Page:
So often in emergencies from severe weather, the circumstances dictate quick evacuations and other scenarios that without adequate notice can result in rushing, chaos, injury and confusion. The more advance notice ahead of the impending severe weather, the safer and smoother emergency plans are implemented without incident. Last Sunday's storms, such as the storm in Cairo, were moving very fast, 60 mph in some cases, which makes advanced warning time even more critical and valuable. The thunderstorms AccuWeather predicts for this coming week underscore the need for proactive warnings.

Several AccuWeather clients received notice about the coming storms from AccuWeather and immediately put emergency plans into action. "Many of our business clients conduct operations outdoors and are subject to the elements, and as their weather partner, we help them develop a plan to protect people and minimize risk," said Porter.  "When we alerted our clients in the impacted areas to this potential disaster, they heeded the warning, took the advised precautions, and as a result, no one was hurt, and their businesses did not suffer, safely commencing operations with minimal disruptions once we gave them the ‘all clear.'"

Porter added that clients tell AccuWeather time and again how much they value the proactive warnings as well as the real-time situational awareness provided after a storm, so they can better understand what damage was reported near their locations.  He said AccuWeather's new mobile app for business customers has proven to be a popular in-demand tool that uniquely delivers push notifications during a weather emergency to designated staff members who need to make decisions quickly.

Said Porter, "AccuWeather has been in the prediction business for 57 years and has found that the powerful combination of utilizing all the tools and reliable indicators available, including the expertise of our over 100 operational meteorologists, results in predictions with the greatest accuracy. Accuracy is foundational for helping businesses consider the impacts unique to them and then formulating a plan based on the specified parameters to activate that plan.

"Our seasonal forecasts are in high demand conveying relatable, actionable insights to people and business globally in a way that is most useful, so they can make the critical decisions they need to make. In this case, we are so pleased that our clients had the foresight to invest in emergency contingency planning for severe weather which resulted in zero casualties."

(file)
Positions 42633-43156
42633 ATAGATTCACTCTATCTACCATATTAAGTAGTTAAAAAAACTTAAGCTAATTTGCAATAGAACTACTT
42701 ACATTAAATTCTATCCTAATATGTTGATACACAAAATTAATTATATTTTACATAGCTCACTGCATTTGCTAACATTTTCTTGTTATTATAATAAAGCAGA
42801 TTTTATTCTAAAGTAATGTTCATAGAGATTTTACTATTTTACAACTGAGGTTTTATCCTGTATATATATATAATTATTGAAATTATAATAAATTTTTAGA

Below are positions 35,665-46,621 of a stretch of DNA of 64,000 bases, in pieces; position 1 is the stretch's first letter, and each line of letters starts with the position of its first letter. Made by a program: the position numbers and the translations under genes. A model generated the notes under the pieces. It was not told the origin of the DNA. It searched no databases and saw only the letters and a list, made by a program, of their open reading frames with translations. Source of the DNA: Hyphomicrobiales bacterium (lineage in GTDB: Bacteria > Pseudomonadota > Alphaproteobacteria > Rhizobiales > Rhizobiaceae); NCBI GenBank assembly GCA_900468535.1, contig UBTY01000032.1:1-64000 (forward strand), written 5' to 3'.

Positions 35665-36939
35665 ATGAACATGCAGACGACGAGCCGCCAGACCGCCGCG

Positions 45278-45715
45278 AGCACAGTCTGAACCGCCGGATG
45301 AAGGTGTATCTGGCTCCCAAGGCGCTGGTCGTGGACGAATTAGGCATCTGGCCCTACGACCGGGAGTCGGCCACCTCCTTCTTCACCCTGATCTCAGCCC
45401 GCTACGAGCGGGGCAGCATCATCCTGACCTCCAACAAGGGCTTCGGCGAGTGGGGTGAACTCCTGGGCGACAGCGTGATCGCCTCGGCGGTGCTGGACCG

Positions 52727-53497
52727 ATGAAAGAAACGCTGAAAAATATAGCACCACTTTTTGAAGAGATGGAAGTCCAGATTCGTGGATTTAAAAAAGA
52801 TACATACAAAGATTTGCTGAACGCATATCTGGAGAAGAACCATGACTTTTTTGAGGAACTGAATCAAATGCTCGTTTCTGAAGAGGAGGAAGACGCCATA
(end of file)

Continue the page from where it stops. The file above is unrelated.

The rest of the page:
AccuWeather released its long-range tornado forecast for 2019 on February 27th.  In it, AccuWeather predicted that the 2019 tornado season is expected to produce 9 percent more tornadoes than in 2018 but will result in fewer tornadoes than the long-term average for the season overall. The company urges people and business, especially in tornado-prone areas, to act now to prevent loss of life, harm and reduce risk while it is still early in the season when tornadoes are most likely to occur. While this year AccuWeather's forecast calls for a concentration of tornadoes in states that traditionally experience tornado activity, including Oklahoma, Kansas, and parts of Texas and Nebraska, as well as more frequent tornado activity and other severe weather in the Plains, which has not been the case for at least the last three years, Porter says no one should assume that weather is not a threat simply because it is an unusual risk for a particular location or season or because someone has been in business for decades without a severe weather-related incident.

About AccuWeather, Inc. and AccuWeather.com

AccuWeather, recognized and documented as the most accurate source of weather forecasts and warnings in the world has saved tens of thousands of lives, prevented hundreds of thousands of injuries and tens of billions of dollars in property damage. With global headquarters in State College, PA and other offices around the world, AccuWeather serves more than 1.5 billion people daily to help them plan their lives and get more out of their day through radio, television, newspapers, smart phones, tablets, connected TVs, the AccuWeather Network and AccuWeather.com. Additionally, AccuWeather produces and distributes news, weather content, and video for more than 180,000 third-party websites. Among AccuWeather's many innovative and award-winning features available free to the public are MinuteCast® Minute by Minute™ forecasts with Superior Accuracy™.  Furthermore, AccuWeather serves more than half of the Fortune 500 companies and thousands of businesses globally. Dr. Joel N. Myers, Founder and Chief Executive Officer, established AccuWeather in 1962 and is considered the "father of modern commercial meteorology." Dr. Myers, a leading creative thinker and visionary, has been named "the most accurate man in weather" by The New York Times and one of the top entrepreneurs in American history by Entrepreneur's Encyclopedia of Entrepreneurs.

AccuWeather™, AccuWeather RealImpact™, AccuWeather RI™, AccuWeather MinuteCast®, Minute by Minute™ and Superior Accuracy™ are all trademarks of AccuWeather, Inc.

The AccuWeather app for Android phone and tablet users is free at the Google Play store. The AccuWeather iOS app is free at www.AppStore.com. Visit accuweather.com for additional information.